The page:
It was a good thing that it was raining so heavily because, if it had been otherwise, Geordi would have decided to wait even longer to get to Indianapolis. If she and Scotty were going to break into any building in a heavily surveilled city, then she was going to do it on a day when they were least likely to get caught. There were no security drones flying around the city to catch people doing suspicious things past the curfew, and it would be more difficult for regular security cameras to see their faces.
Geordi and her friend Scotty had planned to meet with each other in front of a store near an electronics recycling plant in the middle of Indianapolis. It was farther from their usual places to raid, but Hoosier Robotics, or HRB, owned one of the biggest electronics recycling plants in the US. They needed to find parts to build a robot, and HRB was the most likely place to have the parts for security units, which Geordi had spent the last two months looking for.
Recycling plants were not as well guarded as electronics stores, making them easier to get into, and there were always perfectly good parts lying in bins that could be used to build a machine. HRB made it cheaper to trade in a broken robot for a brand new one than to have it repaired, so whenever just one thing went wrong with a robot, people would just ditch the entire unit, even if the problem was simple. As someone who had been taught how to build her own machines at a young age, she did not understand why someone would do that, but that just meant homeless young engineers such as Geordi could find free parts more easily.
Geordi heard her phone beep, and she knew she was at the destination. She was near a highway that crossed paths with an elevated bypass, and even in the middle of the night, the roads were busy with cars and big rigs. As she looked around, she spotted a warehouse building on the other side of the flat highway. There were three semi-trailers sitting in the parking lot, and there was a dark figure crouched behind them, hiding from the cameras keeping watch over the building. It was the place where she had agreed to meet with Scott.
Geordi ducked behind a column that held up the elevated bypass. There were no cameras close enough to see her through the heavy rain, so she did not have to worry about being seen. She shrugged off her backpack, and she pulled out her industrial face mask—the kind that construction workers wore to protect their lungs—and a black baseball cap. After twisting up her afro into a messy bun, she put on the hat and mask. She pulled up the hood of her sweatshirt over her hat for extra obscurity.
With her backpack on her shoulders, Geordi ran out from under the bypass, and she stood at the edge of the highway, waiting for a long gap in traffic before she crossed the busy asphalt deathtrap. She kept her head low as she approached the figure that crouched behind the semi-trailer. He was looking down at a transparent tablet in his hands, and although he was covering his face with a hat and a surgical mask, the way he did not even bother to look up from his device confirmed his identity.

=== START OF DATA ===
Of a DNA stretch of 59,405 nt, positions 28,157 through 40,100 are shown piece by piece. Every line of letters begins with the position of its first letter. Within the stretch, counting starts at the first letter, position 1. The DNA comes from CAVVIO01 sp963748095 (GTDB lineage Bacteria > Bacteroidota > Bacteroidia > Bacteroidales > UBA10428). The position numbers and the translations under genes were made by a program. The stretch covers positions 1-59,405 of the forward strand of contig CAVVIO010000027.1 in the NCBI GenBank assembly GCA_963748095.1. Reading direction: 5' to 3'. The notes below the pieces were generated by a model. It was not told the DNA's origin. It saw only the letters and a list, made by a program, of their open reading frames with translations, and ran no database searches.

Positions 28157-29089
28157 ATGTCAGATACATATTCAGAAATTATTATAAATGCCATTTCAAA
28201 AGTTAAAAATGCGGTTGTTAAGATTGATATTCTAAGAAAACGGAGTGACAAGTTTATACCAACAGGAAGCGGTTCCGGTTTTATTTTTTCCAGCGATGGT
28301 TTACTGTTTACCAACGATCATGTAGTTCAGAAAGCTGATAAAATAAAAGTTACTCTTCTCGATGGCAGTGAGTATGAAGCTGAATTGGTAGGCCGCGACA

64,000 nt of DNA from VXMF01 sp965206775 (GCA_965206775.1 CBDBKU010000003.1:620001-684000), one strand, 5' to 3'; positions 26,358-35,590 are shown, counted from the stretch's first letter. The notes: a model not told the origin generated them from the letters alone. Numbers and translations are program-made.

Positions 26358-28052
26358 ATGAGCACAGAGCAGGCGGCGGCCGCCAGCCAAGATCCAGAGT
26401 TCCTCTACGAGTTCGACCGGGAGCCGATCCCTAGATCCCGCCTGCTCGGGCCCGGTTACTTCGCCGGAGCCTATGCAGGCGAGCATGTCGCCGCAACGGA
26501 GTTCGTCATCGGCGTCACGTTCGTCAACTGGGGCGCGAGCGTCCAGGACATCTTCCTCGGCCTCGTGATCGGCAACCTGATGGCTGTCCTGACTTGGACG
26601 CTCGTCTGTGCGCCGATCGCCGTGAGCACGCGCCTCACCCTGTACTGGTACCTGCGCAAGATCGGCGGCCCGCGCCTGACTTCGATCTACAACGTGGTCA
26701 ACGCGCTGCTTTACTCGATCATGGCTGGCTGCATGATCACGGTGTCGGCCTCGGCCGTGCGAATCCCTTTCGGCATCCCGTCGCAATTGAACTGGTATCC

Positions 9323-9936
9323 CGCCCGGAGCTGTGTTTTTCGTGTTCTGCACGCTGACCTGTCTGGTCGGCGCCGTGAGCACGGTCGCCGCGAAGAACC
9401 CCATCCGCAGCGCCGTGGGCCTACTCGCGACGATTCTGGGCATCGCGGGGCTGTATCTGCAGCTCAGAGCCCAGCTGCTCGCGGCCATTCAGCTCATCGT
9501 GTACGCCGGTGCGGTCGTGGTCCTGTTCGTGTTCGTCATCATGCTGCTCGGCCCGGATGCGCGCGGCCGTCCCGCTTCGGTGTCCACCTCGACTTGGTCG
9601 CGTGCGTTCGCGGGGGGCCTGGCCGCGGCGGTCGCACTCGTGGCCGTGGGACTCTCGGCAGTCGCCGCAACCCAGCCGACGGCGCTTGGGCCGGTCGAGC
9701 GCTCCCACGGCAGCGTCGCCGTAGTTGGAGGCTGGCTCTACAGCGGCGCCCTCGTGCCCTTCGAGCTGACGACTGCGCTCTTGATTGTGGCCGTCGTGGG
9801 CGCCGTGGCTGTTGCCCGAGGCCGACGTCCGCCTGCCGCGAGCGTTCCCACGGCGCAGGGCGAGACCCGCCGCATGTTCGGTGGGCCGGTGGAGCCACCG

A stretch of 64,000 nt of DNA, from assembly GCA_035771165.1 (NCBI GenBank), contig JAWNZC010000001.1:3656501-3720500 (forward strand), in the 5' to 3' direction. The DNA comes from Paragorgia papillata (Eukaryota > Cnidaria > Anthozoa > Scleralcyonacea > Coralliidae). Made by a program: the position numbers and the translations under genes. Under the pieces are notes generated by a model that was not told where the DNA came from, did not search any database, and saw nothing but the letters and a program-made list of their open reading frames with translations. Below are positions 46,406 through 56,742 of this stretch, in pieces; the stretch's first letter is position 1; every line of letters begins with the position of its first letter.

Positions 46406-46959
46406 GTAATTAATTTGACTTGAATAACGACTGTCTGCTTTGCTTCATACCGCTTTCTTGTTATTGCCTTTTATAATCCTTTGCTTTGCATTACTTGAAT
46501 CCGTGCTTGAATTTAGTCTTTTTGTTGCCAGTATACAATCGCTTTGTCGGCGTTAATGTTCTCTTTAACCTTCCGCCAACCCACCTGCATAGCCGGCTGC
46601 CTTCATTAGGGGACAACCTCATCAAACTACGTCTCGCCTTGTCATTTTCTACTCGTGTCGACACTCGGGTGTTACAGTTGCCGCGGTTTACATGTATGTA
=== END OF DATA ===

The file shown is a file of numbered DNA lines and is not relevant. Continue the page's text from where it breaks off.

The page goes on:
"Hey, Scotty," Geordi said. "Sorry, I'm late. I had to make sure Amy was okay before I left, and I rode most of the way here on a bike because I couldn't get anyone to give me a ride."
Amy, short for Amethyst, was Geordi's older sister. It had been her idea to give Geordi her nickname. The name on her birth certificate was "Aeryn Amah," but when she had gotten the knack for building computers and robots, Amy had given her that name from some ancient science fiction show. "Scotty" was just a version of his real name, but Amy had been rather excited to call him that because of an even older scifi show.
Although she found it strange that her sister loved shows older than their grandparents, she had grown fond of the nickname—too fond of it to be called anything else.
Scotty waved a dismissive hand, and he went back to his tablet.
"I'm just trying to hack into the cameras without leaving any traces," he said. "It's going to take some time."
Geordi had been studying programming in addition to the hardware building so she would not have to rely on others for completed machines, but she was uncertain if she was going to ask her friends to teach her about hacking. Breaking into buildings made her anxious, but the trouble she could get into for hacking was even more terrifying. Everything was hackable these days, and the government punished it more heavily than most crimes.
"Okay, I'm in," Scotty said, finally looking at her. "You ready to sneak into this place?"
"How much time can you buy us?" Geordi asked.
"I can get the system to think the cameras need to shut off for maintenance for only thirty minutes."
"Yeah, sorry, but it's going to get us into the least amount of trouble if we do it this way."
"All right. All right, but that's not enough time to look through a pile of junk that all pretty much looks the same in the dark."
"You mostly need frames, anyway, right? It shouldn't take you that damn long to find something, especially with my help."
"No, it's fine. I'm still feeling optimistic about this whole mission," Geordi added sarcastically.
"Oh, I forgot to mention the security androids walking around this place," Scotty said.
"Yeah, there aren't many, but apparently HRB is testing out some prototype war machine right here at the recycling plant. I heard one of them walking around while I was waiting for you. They're noisy, so we should be able to avoid them as long as we keep an ear out for them."
"War machine? This sounded much easier just a few seconds ago."
"I know. I know. But we'll be fine."
Scotty touched the screen of his tablet, and then he gave her a thumbs up. They readjusted their hats so it was low on their faces, and then they ran around the semi-trailers and dashed toward the building.